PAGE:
The last one is the easiest. Whatever the reason, the tax code is too complicated and has specific provisions that apply only to specific companies or industries. It must be simplified.

The other points can be disputed. Corporations do not pay taxes in any situation. Businesses obtain the money to pay taxes from their customers. A simple quiz is instructive: You own a business selling widgets. Tomorrow the tax on all widgets sold goes up 10%, what do you do? Right. You (the business) raise your prices at least 10%. So who paid the tax? Right again - the customer. The government got more money and the business broke even – assuming sales stayed the same which they probably didn’t – and the customers paid 10% more than they used to for their widgets.

His comment about overseas profits is confusing. There is no doubt that that overseas profits stay overseas because they are taxed if they are brought back into the country. He acknowledges that leaving this money overseas creates jobs overseas and his strong implication is that they should bring the money back and be taxed to pay their share. But bringing the money back would create jobs in this country. The current choice is between avoiding US taxes and creating jobs overseas or bringing the money back and paying taxes which leaves less money for job creation. A simpler solution would be to allow the companies to bring the money back, avoid taxes and create the jobs here. Use the money companies generate overseas to create domestic jobs. What a concept! Other countries funding US job growth for a change.

Universally bad

Universal health care might be inevitable but it is not good. We are living in the rubble of an attempt at universal home ownership and the same people who brought us that failed concept have moved on to promoting universal health care. Let us not kid ourselves. The Obama healthcare plan makes no attempt to control cost and counts revenues over a longer period than expenditures even to come close to breaking even. This is a program in which Administration favorites ask for and receive exemptions while others are forced to participate while tort reform, allowing policies across state lines, and other areas of cost control areas are not even considered.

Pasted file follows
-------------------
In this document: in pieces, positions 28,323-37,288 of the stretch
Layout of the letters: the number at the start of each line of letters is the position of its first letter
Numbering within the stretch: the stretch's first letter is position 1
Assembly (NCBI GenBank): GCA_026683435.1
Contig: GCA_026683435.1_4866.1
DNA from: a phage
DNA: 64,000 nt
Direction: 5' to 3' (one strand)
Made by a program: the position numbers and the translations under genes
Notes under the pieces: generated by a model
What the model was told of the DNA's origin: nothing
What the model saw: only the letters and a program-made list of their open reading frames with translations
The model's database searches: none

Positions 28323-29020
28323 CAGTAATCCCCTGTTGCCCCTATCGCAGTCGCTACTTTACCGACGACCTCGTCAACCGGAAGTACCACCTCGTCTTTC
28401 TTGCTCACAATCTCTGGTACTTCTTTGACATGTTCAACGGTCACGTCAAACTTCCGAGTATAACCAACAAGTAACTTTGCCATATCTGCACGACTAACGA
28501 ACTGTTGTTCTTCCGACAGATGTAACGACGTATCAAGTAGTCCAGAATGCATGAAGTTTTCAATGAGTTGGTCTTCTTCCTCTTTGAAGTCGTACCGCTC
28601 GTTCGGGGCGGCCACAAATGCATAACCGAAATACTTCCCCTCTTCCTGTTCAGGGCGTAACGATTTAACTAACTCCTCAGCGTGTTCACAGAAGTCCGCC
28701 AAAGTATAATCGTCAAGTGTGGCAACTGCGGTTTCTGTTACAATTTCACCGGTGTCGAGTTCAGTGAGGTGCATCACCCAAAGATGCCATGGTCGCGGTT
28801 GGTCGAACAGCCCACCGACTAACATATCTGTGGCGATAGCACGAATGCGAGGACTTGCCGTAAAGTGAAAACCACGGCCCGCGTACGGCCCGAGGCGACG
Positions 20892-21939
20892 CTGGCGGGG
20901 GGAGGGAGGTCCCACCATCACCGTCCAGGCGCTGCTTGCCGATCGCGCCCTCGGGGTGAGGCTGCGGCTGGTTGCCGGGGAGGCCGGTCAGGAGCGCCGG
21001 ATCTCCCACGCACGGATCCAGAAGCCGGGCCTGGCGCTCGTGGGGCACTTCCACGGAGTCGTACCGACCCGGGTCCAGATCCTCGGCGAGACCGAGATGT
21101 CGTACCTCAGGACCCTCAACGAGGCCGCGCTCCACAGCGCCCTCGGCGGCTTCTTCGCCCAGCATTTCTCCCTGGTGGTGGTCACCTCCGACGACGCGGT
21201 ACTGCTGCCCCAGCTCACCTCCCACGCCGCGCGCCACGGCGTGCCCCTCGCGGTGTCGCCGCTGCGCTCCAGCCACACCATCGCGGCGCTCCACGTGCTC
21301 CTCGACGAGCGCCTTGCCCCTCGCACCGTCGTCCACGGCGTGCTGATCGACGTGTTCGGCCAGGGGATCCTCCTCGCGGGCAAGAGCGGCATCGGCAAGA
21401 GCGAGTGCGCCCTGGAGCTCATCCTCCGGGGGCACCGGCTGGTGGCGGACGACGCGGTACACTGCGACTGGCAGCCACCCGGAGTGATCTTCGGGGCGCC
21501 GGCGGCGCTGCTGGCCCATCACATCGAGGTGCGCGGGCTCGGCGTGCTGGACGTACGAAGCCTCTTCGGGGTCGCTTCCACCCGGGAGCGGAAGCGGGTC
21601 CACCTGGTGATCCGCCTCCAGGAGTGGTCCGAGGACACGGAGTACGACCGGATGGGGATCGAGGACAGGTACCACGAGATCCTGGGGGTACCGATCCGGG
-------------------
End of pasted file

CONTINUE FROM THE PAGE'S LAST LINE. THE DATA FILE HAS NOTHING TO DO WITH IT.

The political party supporting this has a platform based upon convincing the public that the government will provide a house, healthcare and most everything else for free since the other guy will pay for it. The only certainties are that the definition of the other guy will have to continually expand to meet these expectations and that this Administration has created another protected class that will be exempt from the program.

When the voters who get something from the government exceed the voters who pay for government there can be no end and we are approaching that point. Soon the campaign promises will be about universal ownership of a Lexus, a flat screen TV and an iPad.

Why not, the other guy will pay for it?